Australian academic campaigns for India’s heritage trainsNovember 14th, 2007 - 2:34 am ICT by admin
A consultant to the International Council on Monuments and Sites, Dr Lee admits his passion for Asian railways, especially the Kalka to Shimla line he inspected last month for his next UNESCO heritage report.
The diesel trains take five hours to rattle and shake “at a dazzling 20 kilometres an hour” from one end of the line to the other.
“The grade is very steep and there are 102 tunnels. The engineering is extravagant, with massive stone viaducts.” Some, “with four tiers of arches look like Roman aqueducts. It’s a masterpiece,” the Sydney Morning Herald website quotes Dr. Lee, as saying.
This 20th-century marvel was built to carry troops down to the plains, 2000 metres below Shimla. It also helped to protect colonial borders and quell nationalist uprisings.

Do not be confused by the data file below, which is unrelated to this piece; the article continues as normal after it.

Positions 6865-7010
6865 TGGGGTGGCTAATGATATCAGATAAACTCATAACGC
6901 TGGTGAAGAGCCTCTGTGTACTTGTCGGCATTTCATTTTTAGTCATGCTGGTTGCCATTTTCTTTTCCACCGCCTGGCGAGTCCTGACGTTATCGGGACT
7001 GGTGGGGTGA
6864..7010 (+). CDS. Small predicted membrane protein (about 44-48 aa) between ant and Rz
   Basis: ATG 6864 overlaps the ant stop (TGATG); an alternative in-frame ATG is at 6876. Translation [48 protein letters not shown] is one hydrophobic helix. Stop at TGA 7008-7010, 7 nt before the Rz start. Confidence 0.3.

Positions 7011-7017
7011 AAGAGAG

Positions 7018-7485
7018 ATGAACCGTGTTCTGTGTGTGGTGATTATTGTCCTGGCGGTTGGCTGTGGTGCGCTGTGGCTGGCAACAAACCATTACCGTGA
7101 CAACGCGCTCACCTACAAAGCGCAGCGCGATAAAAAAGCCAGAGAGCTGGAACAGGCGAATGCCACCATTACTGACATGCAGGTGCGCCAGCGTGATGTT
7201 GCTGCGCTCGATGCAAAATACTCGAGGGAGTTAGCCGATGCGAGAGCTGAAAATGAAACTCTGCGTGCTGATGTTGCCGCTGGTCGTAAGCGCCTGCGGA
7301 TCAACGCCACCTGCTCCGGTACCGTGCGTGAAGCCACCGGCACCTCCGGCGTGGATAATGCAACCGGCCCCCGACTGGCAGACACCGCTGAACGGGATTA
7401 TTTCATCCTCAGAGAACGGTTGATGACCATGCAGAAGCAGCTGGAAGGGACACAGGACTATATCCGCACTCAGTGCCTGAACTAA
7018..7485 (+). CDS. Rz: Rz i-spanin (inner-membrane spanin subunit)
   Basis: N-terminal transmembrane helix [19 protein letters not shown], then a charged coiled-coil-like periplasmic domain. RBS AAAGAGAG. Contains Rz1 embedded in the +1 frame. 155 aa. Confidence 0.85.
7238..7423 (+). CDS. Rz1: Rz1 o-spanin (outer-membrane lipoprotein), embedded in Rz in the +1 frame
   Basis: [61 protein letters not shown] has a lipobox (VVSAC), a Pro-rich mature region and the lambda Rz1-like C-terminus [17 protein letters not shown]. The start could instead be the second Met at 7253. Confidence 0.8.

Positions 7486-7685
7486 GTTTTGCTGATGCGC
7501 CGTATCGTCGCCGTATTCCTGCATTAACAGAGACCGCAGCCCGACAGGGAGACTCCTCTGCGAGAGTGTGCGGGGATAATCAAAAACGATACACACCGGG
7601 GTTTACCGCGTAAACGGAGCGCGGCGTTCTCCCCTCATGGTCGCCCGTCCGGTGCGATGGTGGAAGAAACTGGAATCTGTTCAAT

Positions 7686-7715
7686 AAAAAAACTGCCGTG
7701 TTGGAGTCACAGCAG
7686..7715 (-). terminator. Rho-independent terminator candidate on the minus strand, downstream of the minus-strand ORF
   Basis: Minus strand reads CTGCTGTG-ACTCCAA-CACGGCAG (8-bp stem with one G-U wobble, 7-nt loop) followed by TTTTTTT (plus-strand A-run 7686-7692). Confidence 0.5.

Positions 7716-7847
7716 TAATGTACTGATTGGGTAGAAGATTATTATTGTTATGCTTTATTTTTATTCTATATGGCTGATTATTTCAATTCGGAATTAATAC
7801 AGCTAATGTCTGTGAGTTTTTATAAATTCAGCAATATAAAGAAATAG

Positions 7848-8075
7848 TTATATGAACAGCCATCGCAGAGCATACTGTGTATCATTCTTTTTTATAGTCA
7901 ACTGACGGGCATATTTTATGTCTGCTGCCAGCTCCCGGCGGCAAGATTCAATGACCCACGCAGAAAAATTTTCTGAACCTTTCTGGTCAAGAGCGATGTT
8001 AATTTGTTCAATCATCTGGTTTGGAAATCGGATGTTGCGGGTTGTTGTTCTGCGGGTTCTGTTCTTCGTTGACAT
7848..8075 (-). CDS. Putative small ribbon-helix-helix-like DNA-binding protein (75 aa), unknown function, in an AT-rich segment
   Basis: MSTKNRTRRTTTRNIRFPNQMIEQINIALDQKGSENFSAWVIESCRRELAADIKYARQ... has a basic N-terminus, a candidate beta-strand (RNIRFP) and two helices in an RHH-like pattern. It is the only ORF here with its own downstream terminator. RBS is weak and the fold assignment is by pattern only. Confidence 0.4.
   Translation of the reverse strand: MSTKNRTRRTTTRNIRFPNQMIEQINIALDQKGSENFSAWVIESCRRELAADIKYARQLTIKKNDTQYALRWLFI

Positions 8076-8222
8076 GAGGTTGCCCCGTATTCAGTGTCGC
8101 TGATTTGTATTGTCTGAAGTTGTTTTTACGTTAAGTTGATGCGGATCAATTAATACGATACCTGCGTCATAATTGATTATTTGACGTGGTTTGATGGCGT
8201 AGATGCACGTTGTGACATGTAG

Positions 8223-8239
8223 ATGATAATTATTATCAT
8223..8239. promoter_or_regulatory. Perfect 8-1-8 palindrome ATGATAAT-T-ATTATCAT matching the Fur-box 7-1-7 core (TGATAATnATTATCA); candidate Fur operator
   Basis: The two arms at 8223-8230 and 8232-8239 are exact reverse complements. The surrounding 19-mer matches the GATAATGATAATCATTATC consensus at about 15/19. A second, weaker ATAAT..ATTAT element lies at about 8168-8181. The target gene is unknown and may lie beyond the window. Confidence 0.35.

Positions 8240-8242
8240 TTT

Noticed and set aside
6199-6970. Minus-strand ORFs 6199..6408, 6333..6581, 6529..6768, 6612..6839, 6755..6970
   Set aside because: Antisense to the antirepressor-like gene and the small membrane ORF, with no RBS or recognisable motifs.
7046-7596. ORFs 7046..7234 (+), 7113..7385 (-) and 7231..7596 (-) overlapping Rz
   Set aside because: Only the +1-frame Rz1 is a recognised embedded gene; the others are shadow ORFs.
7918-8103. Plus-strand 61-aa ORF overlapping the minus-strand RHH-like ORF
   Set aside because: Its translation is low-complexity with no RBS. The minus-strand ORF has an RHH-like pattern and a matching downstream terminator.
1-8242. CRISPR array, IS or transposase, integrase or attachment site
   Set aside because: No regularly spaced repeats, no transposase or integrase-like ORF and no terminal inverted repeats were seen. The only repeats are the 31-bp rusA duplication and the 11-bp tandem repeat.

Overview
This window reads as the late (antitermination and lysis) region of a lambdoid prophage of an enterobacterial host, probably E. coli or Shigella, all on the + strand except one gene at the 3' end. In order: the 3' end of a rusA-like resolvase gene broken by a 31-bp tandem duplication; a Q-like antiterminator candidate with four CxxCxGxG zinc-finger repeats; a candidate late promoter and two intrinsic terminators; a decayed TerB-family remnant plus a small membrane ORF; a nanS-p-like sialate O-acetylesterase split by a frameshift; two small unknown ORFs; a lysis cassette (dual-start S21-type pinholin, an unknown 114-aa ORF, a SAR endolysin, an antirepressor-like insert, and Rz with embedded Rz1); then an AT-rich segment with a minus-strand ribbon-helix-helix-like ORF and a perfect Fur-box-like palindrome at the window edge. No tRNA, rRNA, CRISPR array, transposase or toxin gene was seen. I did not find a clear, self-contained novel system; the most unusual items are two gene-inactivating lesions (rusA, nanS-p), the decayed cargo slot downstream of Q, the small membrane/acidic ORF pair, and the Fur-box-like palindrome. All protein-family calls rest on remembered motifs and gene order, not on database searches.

The trains also carried leaders to conferences in Shimla.
“Gandhi famously travelled on it to see [the viceroy, Lord] Irwin in 1930. Nehru took it to see Mountbatten. Every viceroy travelled on it,” Lee said.
Dr Lee argues that along with the steamship, the telegraph and malaria-fighting quinine, the railway was one of the most important creations of the past 200 years.
At a conference in Britain in 1998 Dr Lee delivered a paper on the World Heritage potential of Asia-Pacific railways.
When India nominated its West Bengal Darjeeling Himalayan Railway in 1999, UNESCO appointed him to consider its merits. The railway won its listing.
In 2004 he was sought again to consider the case of a southern Indian railway. It, too, was listed.
He refuses to reveal his recommendation this time, but does not deny he has again fallen in love with an Indian railway.
Dr. Lee suspects he inherited his interest from his maternal grandfather, a tramways inspector. He still recalls how, aged four, he travelled over the Blue Mountains on the then new electric train.
If the Kalka to Shimla line wins World Heritage listing next year, its survival should be ensured. (ANI)
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